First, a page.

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Reducing thrust in cruise for overspeed

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Reducing thrust in cruise for overspeed

Old 2nd May 2014, 14:55
  #41 (permalink)  
 
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Originally Posted by Piltdown
At highish levels, like 410, aggresive airbrake usage will easily take an aircraft like an E190 to the other end of the speed tape and beyond, without a significant change in airspeed
I'm not sure I understand that. If you go to the "other side of the speed tape and beyond", your airspeed must be reducing, unless you are referring to the Vmin foot increasing when the boards are extended (as it does in my machine).

I would have thought acceleration rates of all pax jets would be the same (certification requirement). A slam accel from idle to max in an E190 or a 747 should be the same time?
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Old 2nd May 2014, 19:23
  #42 (permalink)  
 
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Hi All
I need to read all posts ,but one is for shure, speed is my friend and overspeed i can live with. Had a 25 kts plus transient clacker overspeed last year over ca 6 seconds in decend ca 30 000 feet never heard a peep.
Stalling after idle on a Cfm 56 will make CNN. 410 feet ca 41 sec pluss....
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Old 2nd May 2014, 22:36
  #43 (permalink)  
 
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Almost Cap'n Bloggs. If the speed brakes are popped at high levels the Vma bar rapidly shoots up to (and if used too agressively, beyond) your current airspeed, without a corresponding reduction in speed. Thus they do little to reduce an overspeed but rapidly give you another one. It's not until you get down to 360 or so you can use them with relative impunity. Therefore, short of a climb (above the certified ceiling) there is little you can do apart other than closing the thrust levers to reduce your airspeed.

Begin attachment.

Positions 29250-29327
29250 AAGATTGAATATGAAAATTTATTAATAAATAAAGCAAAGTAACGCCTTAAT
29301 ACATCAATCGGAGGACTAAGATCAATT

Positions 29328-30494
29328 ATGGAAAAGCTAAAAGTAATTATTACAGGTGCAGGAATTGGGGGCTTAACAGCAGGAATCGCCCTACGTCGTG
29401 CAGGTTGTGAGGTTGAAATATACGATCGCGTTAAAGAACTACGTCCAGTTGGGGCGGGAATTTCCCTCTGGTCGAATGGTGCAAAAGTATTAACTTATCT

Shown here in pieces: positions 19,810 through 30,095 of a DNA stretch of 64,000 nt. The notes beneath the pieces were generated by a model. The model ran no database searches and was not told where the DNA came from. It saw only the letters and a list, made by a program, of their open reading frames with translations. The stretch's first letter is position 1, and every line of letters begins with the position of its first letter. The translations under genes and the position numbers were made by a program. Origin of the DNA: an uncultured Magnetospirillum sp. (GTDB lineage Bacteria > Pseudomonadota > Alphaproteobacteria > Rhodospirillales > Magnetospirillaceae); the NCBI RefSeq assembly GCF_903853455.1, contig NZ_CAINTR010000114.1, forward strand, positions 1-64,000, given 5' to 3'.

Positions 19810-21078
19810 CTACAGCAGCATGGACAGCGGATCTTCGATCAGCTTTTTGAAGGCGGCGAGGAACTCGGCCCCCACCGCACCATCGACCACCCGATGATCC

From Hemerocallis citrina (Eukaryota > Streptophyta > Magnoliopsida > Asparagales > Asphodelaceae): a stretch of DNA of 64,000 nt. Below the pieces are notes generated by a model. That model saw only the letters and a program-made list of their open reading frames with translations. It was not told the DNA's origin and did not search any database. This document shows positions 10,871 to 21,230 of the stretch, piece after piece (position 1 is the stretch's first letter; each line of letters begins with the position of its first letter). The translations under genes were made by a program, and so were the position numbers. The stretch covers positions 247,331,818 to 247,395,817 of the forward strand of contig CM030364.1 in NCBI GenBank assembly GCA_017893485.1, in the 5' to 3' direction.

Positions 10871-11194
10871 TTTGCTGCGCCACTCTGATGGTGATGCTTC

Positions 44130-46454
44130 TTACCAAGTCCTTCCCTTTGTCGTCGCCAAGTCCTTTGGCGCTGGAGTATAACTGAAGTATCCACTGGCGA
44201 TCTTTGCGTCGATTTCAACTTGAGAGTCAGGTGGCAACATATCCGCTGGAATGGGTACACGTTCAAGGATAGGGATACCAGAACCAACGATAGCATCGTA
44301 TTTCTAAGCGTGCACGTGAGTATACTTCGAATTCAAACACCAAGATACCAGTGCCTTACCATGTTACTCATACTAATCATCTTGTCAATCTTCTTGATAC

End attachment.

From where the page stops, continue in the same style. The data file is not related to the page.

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Old 2nd May 2014, 22:56
  #44 (permalink)  
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Originally Posted by Piltdown Man View Post
If the speed brakes are popped at high levels the Vma bar rapidly shoots up to (and if used too agressively, beyond) your current airspeed, without a corresponding reduction in speed. Thus they do little to reduce an overspeed but rapidly give you another one. It's not until you get down to 360 or so you can use them with relative impunity. Therefore, short of a climb (above the certified ceiling) there is little you can do apart other than closing the thrust levers to reduce your airspeed.
So would closing the thrust levers and then adding thrust well before the airspeed comes back down to the target speed make any sense?

Last edited by JammedStab; 4th May 2014 at 03:42.
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Old 17th May 2014, 13:15
  #45 (permalink)